When Congress fails to act, it transfers power to the President, whose executive orders lack the authority and legitimacy of laws that emerge from the robust public debate of the traditional legislative process.
There is a widespread sense, both in Washington and around the country, that Congress has just ended one of the most listless and unproductive sessions in memory. When its members bolted town to go home and campaign, they left a long list of big issues unaddressed — immigration reform, “the fiscal cliff,” climate change, entitlement reform, cyber-security. Even worse, they ignored the basics, too: a new farm bill; a Postal Service that desperately needs restructuring; spending bills to keep the government operating beyond next March.
So there’s no mystery why Congress’s standing is so low not just among the public at large, but also among the people who pay close attention to its behavior. “An unsurpassed record of failure,” is how USA Today characterized the just-concluded session.
There are consequences to this fecklessness, most of them pretty obvious: the nation’s many challenges are not being met, and everyone trying to plan ahead, from postal workers to farmers to federal contractors and most businesses in the country, is left in limbo. What is less appreciated is that when Congress fails to act, there is another consequence as well: it unwittingly transfers power to the President.
You can see this dynamic in play right now on the issue of cyber-security. A recent “denial of service” attack on six major US banks — which caused internet blackouts and online banking problems — illustrates why the issue has moved to the front burner in Washington. Indeed, many experts believe that computer intrusions and network attacks have become the greatest threat to our national security. Yet Congress, despite the urgent efforts of several of its leading members, was unable to agree on an approach to the issue; it adjourned without producing legislation to protect the nation’s digital infrastructure.
So voices within the national security establishment have urged President Obama to take action now, by issuing an executive order to put in place standards for protecting against cyber attacks. Indeed, even before Congress adjourned, such an order was being drafted; critics have labeled the move a power grab, but there’s a widespread consensus that national security requires action now, not when Congress can get around to it.
There’s a certain logic to this. If Congress can’t act on urgent matters, then Americans expect the President to do so. The White House even has a slogan — “We Can’t Wait” — for the long list of policies it has crafted. It’s issued orders creating jobs for veterans, raising fuel economy standards, halting the deportation of illegal immigrants who entered the U.S. when they were children, changing welfare policy to allow states to test new approaches to boosting employment, making it easier for students to repay their federal student loans, and helping distressed homeowners refinance their mortgages. You might argue that the White House has had the productive session that Congress ought to have had.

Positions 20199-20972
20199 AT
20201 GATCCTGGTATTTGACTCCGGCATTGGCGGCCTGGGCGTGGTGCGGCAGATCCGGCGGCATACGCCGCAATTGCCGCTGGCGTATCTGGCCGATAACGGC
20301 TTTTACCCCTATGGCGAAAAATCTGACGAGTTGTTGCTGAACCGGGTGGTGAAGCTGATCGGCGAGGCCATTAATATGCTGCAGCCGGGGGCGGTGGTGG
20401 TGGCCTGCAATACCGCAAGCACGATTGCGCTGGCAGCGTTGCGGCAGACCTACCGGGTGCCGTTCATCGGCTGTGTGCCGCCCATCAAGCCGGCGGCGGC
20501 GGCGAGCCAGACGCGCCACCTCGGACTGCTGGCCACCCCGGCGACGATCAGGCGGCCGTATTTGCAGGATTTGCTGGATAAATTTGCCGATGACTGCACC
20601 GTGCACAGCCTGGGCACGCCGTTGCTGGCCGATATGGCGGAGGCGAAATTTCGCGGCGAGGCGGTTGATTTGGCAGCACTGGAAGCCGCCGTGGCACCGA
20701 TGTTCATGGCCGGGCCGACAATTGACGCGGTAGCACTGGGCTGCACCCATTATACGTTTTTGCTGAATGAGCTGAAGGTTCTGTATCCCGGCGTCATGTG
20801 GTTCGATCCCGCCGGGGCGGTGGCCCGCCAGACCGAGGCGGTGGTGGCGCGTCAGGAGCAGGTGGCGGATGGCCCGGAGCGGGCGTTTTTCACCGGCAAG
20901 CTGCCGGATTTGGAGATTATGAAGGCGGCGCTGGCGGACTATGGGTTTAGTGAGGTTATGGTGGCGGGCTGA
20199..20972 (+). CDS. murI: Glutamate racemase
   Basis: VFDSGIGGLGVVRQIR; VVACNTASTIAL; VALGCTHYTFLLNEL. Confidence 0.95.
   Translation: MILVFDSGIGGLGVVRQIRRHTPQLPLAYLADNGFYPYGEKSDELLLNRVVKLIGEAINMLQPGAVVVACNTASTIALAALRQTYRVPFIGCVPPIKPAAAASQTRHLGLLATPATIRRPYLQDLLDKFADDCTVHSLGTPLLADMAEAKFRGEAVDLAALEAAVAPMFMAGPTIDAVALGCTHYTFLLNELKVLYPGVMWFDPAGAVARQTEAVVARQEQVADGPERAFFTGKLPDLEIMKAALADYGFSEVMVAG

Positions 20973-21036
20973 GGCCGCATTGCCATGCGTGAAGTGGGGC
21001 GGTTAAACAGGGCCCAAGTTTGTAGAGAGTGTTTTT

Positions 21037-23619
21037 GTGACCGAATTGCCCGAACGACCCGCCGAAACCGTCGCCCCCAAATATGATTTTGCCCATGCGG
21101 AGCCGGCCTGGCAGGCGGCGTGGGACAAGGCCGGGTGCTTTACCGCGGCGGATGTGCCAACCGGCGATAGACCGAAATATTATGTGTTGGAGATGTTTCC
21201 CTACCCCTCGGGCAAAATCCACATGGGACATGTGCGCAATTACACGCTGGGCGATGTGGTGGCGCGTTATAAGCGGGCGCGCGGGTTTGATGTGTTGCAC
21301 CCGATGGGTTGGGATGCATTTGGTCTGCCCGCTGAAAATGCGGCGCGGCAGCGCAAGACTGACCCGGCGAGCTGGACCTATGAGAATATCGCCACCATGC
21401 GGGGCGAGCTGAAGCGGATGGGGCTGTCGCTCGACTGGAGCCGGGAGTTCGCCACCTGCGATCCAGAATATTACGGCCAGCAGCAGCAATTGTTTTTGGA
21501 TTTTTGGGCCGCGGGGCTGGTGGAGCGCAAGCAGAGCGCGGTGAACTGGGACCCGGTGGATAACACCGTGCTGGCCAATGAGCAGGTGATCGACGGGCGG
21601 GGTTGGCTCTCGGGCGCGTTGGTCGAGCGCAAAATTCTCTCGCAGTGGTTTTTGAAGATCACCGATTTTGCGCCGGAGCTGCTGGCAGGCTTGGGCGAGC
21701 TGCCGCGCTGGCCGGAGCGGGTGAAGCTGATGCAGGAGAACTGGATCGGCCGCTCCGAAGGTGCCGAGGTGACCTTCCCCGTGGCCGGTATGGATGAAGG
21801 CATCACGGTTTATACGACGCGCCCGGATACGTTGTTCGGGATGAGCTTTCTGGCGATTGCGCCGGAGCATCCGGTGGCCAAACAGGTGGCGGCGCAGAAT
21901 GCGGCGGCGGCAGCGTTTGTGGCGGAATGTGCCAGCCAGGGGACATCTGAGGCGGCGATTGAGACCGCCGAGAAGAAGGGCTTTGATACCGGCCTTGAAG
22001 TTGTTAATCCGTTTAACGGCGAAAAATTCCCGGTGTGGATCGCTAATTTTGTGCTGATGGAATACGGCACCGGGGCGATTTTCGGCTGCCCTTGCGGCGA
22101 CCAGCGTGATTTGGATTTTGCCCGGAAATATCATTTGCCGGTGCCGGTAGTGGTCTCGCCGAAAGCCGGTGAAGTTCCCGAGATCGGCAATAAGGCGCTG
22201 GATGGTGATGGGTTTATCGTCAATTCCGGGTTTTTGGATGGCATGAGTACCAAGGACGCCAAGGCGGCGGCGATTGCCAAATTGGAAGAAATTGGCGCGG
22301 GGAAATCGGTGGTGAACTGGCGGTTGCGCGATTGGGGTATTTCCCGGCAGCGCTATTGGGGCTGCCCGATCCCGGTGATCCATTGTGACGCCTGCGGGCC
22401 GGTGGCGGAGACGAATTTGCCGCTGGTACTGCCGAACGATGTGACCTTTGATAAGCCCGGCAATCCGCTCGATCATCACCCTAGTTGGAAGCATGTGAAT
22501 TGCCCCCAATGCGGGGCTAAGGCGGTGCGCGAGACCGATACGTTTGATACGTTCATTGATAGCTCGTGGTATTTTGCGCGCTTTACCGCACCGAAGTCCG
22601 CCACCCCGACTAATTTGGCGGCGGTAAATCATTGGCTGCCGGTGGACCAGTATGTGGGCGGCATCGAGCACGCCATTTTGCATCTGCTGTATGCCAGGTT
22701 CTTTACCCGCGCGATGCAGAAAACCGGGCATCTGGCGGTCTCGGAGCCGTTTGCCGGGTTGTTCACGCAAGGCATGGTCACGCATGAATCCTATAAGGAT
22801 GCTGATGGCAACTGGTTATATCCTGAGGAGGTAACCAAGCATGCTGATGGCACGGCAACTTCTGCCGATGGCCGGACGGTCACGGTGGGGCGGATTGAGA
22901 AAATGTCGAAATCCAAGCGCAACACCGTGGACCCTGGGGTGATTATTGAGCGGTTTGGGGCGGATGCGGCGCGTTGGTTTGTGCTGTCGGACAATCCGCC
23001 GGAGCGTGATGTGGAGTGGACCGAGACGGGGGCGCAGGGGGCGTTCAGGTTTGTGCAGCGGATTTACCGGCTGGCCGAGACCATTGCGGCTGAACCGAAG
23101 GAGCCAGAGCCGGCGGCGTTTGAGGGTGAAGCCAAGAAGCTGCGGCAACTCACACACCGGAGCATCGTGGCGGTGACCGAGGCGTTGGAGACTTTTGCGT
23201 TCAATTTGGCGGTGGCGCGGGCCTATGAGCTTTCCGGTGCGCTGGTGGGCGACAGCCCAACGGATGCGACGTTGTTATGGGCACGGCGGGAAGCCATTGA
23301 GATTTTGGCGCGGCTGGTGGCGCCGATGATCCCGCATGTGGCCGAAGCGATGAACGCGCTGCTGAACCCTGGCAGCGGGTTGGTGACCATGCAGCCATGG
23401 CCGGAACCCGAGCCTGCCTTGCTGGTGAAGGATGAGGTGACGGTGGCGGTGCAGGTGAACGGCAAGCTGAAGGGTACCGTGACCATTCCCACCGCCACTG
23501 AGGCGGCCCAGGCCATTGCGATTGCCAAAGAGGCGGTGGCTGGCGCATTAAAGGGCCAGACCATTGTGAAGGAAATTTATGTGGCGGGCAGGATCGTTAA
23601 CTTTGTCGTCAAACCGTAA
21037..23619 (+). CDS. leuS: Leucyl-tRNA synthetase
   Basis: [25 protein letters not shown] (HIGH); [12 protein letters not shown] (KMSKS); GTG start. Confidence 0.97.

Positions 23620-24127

But let’s not pretend that this is how things should be. Executive orders may put needed policies in place, but they are also a unilateral exercise of presidential power that turns away from the constitutional division of power between the president and Congress. By their nature they cannot be as comprehensive and inclusive as legislation passed by the time-honored, traditional legislative process.
More to the point, executive orders are produced only within the executive branch. They have not been through the give and take of the lawmaking process, they have not been shaped by robust debate, and they lack the authority and legitimacy that legislation produced in full public view enjoys. There is a reason the Framers of the Constitution invested the power to initiate legislation in Congress — that is where the American people have the greatest leverage. Small wonder the courts tend to give less deference to executive orders than they do to legislation enacted by Congress.
When Congress becomes so tied up by partisanship that it cannot act, it hurts everyone who might have been helped by its failed legislation. But its chief victim is itself, as it foregoes its own constitutionally mandated role in our republic and hands more power to the President.
Lee Hamilton is Director of the Center on Congress at Indiana University. He was a member of the U.S. House of Representatives for 34 years.
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